Hilary Roadley & Wendy Kuching
Peggy sadly died during lockdown in 2020 (19 April) and was buried in Button End Cemetery (28 April) alongside her late fiancé. Previously she had been staying near her sister in Yorkshire after her brother had stayed and supported her in her failing health for a while in Hope Cottage, Button End.
Neighbours memories of Peggy
Roger Thornton: I have unfortunately very little in the way of ‘hard’ information for Peggy – she was actually quite a private person. A few things I do know :
She was Headmistress at Bassingbourn school – she must have retired about 20 -25 years ago.
She was an extremely strong advocate for the teaching of reading for young children and wrote extensively on the subject – she was always ‘very busy’ with the great work and her house was full of documents relating to this. I am not sure if it ever made it to publication.
She had an amazingly detailed knowledge of building techniques and understood many of the intricacies of maintaining and repairing an old building like Hope Cottage.
As a younger women she travelled and lived in Africa.
Chris Bates wrote in July 2016: Hope Cottage is the only thatched cottage now remaining in Button End. It is very old, although no-one knows exactly how old. In the early 1970s, Peggy Johnson, the current owner, with her late partner, James Stokes, had Hope Cottage stripped right back to its wooden frame, and it was then restored to its present state. While this was happening, Peggy ‘lodged’ with us at 8 Haslingfield Road for several years, before our daughter was born in 1974.
Parish Council records
Peggy herself wrote the record below of the Parish Council tree Planting Project in Burial Ground in 1998.
A notice had been put in the village magazine by Oct 1994 asking for volunteers to help with improving the appearance and setting of the cemetery and had number of replies. South Cambs did much work in 1995 to get a Countryside Tree and Hedge pack from Cambs County Council and had submitted plans for their location in Harston Cemetery. The planting scheme was put forward by Val Ford, Jed Roberts & Peggy Johnson (Hope Cottage, Button End). The Council agreed to fund the scheme for £350 as long as they made sure they didn’t impact on (unmarked) graves.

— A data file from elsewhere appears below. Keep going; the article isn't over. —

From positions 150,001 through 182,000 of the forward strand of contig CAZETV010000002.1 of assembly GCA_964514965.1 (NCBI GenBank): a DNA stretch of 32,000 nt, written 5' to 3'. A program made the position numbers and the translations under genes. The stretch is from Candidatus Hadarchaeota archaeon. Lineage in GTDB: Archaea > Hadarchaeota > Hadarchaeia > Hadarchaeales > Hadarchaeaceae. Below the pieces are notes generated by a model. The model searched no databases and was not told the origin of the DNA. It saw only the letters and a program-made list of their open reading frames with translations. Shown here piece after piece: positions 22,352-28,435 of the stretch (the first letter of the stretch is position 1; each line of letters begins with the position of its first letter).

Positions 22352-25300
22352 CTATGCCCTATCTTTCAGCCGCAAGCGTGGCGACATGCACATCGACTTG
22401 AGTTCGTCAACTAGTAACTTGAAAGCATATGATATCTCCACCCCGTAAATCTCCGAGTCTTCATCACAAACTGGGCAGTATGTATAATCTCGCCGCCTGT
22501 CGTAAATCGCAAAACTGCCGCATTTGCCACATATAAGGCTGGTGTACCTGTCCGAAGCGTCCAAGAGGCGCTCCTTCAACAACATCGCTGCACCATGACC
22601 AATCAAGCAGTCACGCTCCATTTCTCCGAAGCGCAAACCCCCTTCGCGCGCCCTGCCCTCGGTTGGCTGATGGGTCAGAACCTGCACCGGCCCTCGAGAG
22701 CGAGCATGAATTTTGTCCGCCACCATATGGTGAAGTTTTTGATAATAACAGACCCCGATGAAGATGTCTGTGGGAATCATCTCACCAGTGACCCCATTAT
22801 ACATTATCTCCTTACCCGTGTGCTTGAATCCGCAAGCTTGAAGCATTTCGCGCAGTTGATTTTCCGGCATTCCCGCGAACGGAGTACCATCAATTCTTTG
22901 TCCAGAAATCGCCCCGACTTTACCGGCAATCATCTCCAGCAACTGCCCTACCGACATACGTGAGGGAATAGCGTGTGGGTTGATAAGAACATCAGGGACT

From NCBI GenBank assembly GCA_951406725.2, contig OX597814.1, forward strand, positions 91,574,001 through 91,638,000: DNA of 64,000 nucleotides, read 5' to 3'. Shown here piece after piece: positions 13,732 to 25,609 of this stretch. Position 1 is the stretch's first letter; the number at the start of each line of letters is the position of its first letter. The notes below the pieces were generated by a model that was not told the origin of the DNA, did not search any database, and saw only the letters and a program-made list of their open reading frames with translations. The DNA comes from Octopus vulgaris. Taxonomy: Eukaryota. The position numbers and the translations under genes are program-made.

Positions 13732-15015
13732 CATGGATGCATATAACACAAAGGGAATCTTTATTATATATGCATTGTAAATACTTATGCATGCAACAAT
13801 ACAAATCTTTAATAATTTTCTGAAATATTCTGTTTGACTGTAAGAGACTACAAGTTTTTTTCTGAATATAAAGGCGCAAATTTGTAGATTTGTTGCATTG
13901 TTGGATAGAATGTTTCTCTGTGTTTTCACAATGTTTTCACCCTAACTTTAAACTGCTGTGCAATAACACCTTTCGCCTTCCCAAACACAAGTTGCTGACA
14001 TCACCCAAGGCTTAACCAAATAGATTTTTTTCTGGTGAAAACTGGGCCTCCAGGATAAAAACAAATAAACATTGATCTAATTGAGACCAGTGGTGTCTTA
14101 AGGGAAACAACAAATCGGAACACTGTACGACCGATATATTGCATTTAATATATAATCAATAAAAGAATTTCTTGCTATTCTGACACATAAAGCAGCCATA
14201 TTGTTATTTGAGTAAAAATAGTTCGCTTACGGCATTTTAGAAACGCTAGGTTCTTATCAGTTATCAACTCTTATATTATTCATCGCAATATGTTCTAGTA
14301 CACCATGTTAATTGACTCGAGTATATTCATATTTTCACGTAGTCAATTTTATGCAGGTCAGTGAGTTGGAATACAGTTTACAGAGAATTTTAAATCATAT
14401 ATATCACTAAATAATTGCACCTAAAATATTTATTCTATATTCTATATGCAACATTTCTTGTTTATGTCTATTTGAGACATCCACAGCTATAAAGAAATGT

During 1997-8 old evergreen shrubs were removed and 18 trees purchased, along with a gift of 50 m of hornbeam hedging & 25 m of native hedging. During August 1998 Muntjac deer damaged the Amelanchier tree up to over 1metre so emergency protection was set up. More trees were to be planted as part of the 5 year project and they were encouraged to fill the roadside boundary with trees along the fence. ‘Plantings of Jan 30 and Feb 7 1998 are in place to include planting of the hedge (gap), the laying of the hedge at the far end of the burial ground and the planting of the commemorative trees’.
History of Peggy Patricia Johnson by her sister Wendy
Peggy was born in 1930 in Sowerby Bridge, West Yorkshire, the first born of William and Alice Johnson. She was very close to her grandmother (my mother’s mother,) who nurtured her in her love of nature. Grandmother took her out into the lovely countryside around her cottage, collecting dandelions, burdocks, herbs etc. which they made into drinks etc. She loved the sound of water streams, waterfalls etc. which had such an impact on her on these excursion.
My parents and grandparents loved the Classics: the Bronte’s Jane Austen etc. This is where her love of poetry and English literature came from. The family moved to Bradford for my father’s work and Peggy attended Belle Vue girl’s grammar school, becoming head girl. She then went onto Bristol University where she read English, Latin and Philosophy. She graduated in 1950 before going on to do teacher training.